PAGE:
With the help of Rumsfeld and his ilk, the Bush administration created a world of words to create, implement, and justify its policies.
Nationalism is once again getting a makeover. Associated with all manner of ills—Nazism, genocide, unsavory dictatorships—nationalism is being rebranded by the same political science community that largely ignored the phenomenon for so many years. The latest issues of both Foreign Affairs and Foreign Policy feature articles that proclaim the virtues of nationalism. In both cases, the claims are overstated.
One year ago, our greatest fear was that the president, still unable to master his hormones, would try to go mano a mano with Iranian president Mahmoud Ahmadinejad. But then along came the December 2007 National Intelligence Estimate, which seemed to take the rug out from under the hawks by clearly stating that Iran halted its nuclear weapons development program in 2003.
This week at FPIF, we debut our new strategic focus on the global U.S. military footprint – and how to shrink it.
There hasn’t been a war in Northeast Asia for over 50 years. The countries in the region are not only making headway in talks with North Korea over its nuclear weapons program, they’re also talking about creating a permanent peace structure in the region. Compared to the Middle East or much of Africa, it’s a pretty quiet corner of the world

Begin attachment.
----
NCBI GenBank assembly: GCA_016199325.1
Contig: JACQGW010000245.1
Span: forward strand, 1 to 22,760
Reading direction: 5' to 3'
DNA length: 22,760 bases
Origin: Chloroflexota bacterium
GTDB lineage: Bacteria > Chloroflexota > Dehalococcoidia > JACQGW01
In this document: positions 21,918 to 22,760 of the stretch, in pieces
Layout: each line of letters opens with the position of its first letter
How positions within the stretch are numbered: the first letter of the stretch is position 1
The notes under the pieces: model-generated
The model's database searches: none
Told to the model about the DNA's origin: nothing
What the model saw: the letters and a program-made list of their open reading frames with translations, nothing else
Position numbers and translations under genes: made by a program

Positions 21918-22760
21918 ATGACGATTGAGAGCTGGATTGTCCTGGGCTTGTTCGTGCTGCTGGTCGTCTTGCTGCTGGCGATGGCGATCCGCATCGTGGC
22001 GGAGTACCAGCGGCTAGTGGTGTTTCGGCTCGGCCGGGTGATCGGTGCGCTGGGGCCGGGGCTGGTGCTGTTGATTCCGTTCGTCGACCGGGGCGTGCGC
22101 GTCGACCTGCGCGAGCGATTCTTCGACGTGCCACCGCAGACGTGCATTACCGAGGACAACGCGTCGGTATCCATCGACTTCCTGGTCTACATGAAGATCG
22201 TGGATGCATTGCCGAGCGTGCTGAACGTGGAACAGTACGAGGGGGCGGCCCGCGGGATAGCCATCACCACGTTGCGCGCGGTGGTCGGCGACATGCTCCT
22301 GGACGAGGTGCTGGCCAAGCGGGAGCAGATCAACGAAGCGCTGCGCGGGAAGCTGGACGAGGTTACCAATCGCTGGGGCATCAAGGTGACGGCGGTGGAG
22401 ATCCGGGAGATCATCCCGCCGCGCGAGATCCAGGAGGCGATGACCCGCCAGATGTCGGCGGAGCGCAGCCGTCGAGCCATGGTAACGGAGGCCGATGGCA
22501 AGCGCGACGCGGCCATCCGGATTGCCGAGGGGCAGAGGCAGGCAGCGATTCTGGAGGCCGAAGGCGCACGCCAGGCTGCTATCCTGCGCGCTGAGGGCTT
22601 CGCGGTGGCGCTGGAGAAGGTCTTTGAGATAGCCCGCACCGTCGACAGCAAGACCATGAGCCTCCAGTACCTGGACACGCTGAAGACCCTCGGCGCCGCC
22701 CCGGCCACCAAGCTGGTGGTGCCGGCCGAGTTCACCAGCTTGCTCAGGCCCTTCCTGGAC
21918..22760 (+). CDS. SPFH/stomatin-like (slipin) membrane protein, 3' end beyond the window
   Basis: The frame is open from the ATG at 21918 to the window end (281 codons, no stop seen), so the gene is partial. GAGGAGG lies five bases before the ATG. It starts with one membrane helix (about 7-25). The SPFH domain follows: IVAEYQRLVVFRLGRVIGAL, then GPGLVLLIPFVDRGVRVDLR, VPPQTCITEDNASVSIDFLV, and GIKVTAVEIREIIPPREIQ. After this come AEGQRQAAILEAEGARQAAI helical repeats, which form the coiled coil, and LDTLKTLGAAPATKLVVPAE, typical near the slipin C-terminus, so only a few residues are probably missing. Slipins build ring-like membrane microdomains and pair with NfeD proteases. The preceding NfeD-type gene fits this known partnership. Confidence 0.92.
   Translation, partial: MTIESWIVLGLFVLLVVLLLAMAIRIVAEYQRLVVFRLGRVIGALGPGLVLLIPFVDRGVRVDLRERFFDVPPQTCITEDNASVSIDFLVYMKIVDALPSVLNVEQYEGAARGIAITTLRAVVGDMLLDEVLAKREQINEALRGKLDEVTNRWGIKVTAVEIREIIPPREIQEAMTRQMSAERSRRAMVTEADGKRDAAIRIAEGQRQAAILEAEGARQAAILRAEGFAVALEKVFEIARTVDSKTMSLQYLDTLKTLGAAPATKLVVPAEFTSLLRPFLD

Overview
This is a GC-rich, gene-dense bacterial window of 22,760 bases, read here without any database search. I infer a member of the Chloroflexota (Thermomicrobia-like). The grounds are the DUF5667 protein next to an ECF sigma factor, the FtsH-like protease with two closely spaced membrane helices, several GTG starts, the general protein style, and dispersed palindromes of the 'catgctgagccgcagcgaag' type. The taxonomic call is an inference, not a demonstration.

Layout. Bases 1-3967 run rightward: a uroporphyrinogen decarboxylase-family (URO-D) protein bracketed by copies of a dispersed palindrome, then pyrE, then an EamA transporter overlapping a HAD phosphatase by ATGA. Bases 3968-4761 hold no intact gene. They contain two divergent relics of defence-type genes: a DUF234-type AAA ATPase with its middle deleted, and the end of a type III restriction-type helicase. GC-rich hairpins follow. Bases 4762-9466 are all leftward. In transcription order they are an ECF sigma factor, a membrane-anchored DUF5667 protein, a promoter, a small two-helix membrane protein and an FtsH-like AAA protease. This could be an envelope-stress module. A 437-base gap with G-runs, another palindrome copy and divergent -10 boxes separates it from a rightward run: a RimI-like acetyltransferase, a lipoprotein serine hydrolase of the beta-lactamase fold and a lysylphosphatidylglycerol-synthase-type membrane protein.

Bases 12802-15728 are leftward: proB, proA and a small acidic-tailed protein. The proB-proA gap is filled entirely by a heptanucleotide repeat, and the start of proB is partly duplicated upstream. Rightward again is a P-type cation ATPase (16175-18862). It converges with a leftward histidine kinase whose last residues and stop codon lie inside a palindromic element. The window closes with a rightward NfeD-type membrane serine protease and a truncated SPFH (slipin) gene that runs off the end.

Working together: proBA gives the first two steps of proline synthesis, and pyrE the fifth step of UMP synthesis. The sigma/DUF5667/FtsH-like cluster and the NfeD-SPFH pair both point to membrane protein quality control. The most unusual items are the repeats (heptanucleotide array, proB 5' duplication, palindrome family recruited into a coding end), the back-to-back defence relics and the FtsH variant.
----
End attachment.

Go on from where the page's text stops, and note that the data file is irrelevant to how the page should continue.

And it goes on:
George W. Bush’s numbers have sunk so low that he’s decided to embrace not just a single sick patient or even a hospital full of them. This week, the president will be hugging an entire continent.
Imagine if the world leaders, pushed by an aroused populace, came together to agree to put aside their differences and focus on addressing climate change. It’s a difficult challenge. It’s expensive. It requires considerable human resources. And the answer is a no-brainer.
The United States acts as if it owns the world. This might seem counter-intuitive. After all, more and more foreign entities are lapping up bargain properties in our “homeland.” And aside from U.S. military bases — a not inconsiderable amount of territory — the United States is not land-grabbing the way imperial Rome or London did. But since when was ownership all about possessing the deed to the property? Bullies can own the neighborhood, even if they’re only renting a room in one of the houses. It has a lot to do with attitude. And the Bush administration has attitude up the wazoo.
Wouldn’t it be nice if the U.S. government took a cue from the Europeans or even from our own history to come up with a more visionary stimulus package?
The selective ignorance of the Bush administration–and its preference that the media and the public follow suit–has brought us to our current impasse.